Snack on it!
Whether you’re at home or on the go, instead of handing your child a pack of raisins or breadsticks to snack on, offer him veg. And we’re not talking boring old carrot sticks here. Once you’ve got an arsenal of tasty, quick-tomake snacks up your sleeve, it’s just as easy to whip up a treat that he’ll really enjoy eating. Just remember that if your baby is still weaning, any veg needs to be soft enough for him to squash between his finger and thumb.
The easiest way to turn a root vegetable, such as a carrot, parsnip and sweet potato, into a pop-it-in-a-pot snack is to roast it. And who says roast veggies have to be served hot? They’re just as tasty cold, so you can cook them the day before, and store in the fridge. ‘Set the oven to 200°C,’ says Sam. ‘Scrub the veg, cut into wedges or batons, and season with a little paprika. Heat some oil on a baking tray, then carefully coat the veg chunks in the hot oil and return to the oven for 20-40 minutes, depending on their size.’ Try blending these roasted veg into a dip, too. Roasted red and orange peppers, carrots and tomatoes, or beetroot with a squeeze of lemon, all make dips most youngsters will happily dunk a strip of pitta bread into.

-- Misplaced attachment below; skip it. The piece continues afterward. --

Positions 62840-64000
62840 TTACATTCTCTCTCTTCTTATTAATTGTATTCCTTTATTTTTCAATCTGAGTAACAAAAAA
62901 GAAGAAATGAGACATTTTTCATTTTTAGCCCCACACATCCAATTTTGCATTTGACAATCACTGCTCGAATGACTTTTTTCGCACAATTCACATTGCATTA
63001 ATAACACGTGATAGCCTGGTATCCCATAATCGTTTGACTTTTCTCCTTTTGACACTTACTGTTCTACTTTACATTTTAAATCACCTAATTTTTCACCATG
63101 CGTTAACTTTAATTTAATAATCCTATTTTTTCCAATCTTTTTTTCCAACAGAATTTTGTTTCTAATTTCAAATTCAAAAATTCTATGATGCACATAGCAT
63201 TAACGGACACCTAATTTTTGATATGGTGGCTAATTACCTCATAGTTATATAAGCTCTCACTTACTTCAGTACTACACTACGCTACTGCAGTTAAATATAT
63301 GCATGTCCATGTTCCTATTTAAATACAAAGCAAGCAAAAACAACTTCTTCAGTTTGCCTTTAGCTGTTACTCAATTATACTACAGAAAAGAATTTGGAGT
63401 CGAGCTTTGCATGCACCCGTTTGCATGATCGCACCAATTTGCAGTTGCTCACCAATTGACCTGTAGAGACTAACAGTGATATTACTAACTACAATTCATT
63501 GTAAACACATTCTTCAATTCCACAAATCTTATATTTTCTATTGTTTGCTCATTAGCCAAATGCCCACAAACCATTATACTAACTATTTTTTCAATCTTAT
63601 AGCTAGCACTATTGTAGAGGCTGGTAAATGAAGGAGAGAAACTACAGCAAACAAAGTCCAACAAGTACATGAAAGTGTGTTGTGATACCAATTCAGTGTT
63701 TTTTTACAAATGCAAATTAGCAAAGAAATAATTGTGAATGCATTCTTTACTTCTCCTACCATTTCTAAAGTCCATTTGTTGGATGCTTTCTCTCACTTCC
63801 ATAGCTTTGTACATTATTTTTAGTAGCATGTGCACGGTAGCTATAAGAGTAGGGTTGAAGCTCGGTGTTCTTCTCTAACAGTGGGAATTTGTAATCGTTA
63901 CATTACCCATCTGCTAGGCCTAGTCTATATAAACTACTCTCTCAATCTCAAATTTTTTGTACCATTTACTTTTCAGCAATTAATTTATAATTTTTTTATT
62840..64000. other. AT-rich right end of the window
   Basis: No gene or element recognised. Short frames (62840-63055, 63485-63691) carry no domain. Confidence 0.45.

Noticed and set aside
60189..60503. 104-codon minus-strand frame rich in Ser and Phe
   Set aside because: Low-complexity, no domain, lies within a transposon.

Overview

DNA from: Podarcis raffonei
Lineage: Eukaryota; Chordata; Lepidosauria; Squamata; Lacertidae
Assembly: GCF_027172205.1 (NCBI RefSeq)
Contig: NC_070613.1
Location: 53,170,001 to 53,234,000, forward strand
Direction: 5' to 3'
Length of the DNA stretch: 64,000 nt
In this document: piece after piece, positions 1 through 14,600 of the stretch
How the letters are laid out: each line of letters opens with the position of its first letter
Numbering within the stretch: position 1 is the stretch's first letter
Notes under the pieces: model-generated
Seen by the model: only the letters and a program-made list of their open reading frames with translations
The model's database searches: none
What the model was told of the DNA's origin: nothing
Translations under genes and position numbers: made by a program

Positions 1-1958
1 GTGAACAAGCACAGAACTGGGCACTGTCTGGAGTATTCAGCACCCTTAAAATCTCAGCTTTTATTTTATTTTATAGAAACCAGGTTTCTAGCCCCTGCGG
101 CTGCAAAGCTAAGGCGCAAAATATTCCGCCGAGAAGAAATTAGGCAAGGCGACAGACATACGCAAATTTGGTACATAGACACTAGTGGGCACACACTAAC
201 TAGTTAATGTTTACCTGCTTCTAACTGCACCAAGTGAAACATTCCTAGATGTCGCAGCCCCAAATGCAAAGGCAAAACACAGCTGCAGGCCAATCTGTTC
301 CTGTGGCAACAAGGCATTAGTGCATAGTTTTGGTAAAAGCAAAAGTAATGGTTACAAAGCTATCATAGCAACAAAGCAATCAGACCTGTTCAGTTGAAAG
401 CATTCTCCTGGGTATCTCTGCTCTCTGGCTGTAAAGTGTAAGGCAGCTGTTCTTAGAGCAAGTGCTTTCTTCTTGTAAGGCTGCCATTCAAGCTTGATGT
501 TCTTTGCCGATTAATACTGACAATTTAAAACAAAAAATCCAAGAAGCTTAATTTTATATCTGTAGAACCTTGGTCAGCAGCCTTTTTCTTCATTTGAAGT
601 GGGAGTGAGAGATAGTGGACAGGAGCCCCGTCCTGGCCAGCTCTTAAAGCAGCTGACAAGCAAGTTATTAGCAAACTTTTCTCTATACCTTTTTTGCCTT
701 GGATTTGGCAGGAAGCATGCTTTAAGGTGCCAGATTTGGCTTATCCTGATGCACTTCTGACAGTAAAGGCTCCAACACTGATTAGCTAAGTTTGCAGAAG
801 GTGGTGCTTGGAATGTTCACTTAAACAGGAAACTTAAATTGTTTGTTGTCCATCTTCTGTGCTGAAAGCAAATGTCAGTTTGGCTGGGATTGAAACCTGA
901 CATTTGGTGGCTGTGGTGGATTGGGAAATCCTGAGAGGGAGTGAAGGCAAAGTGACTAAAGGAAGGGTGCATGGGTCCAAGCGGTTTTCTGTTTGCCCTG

Rather than serving one veg, a colourful pot of pick ‘n’ mix will often go down well: try thin strips of red pepper, cucumber, carrot and courgette. Pop the veg into a fun pot to make it look more appealing, too – something as simple as a small handful of peas in a bright cupcake case will be a big hit.
‘My two love savoury muffins, such as cheese and courgette or cheese and carrot. I put a 150g mix of plain and wholemeal flour in a bowl with 3tsp baking powder, and grate in whatever veg and cheese I’ve got in the fridge. Then I mix an egg, 2tbsp vegetable oil and 100ml milk together, pour it over and stir. This goes into 12 small muffin cases and cooks for 15-20 minutes at 200°C. They’re great as snacks and freeze well, too.’ Jo Wraith, 34, from Newcastle, is mum to William, three, and James, one.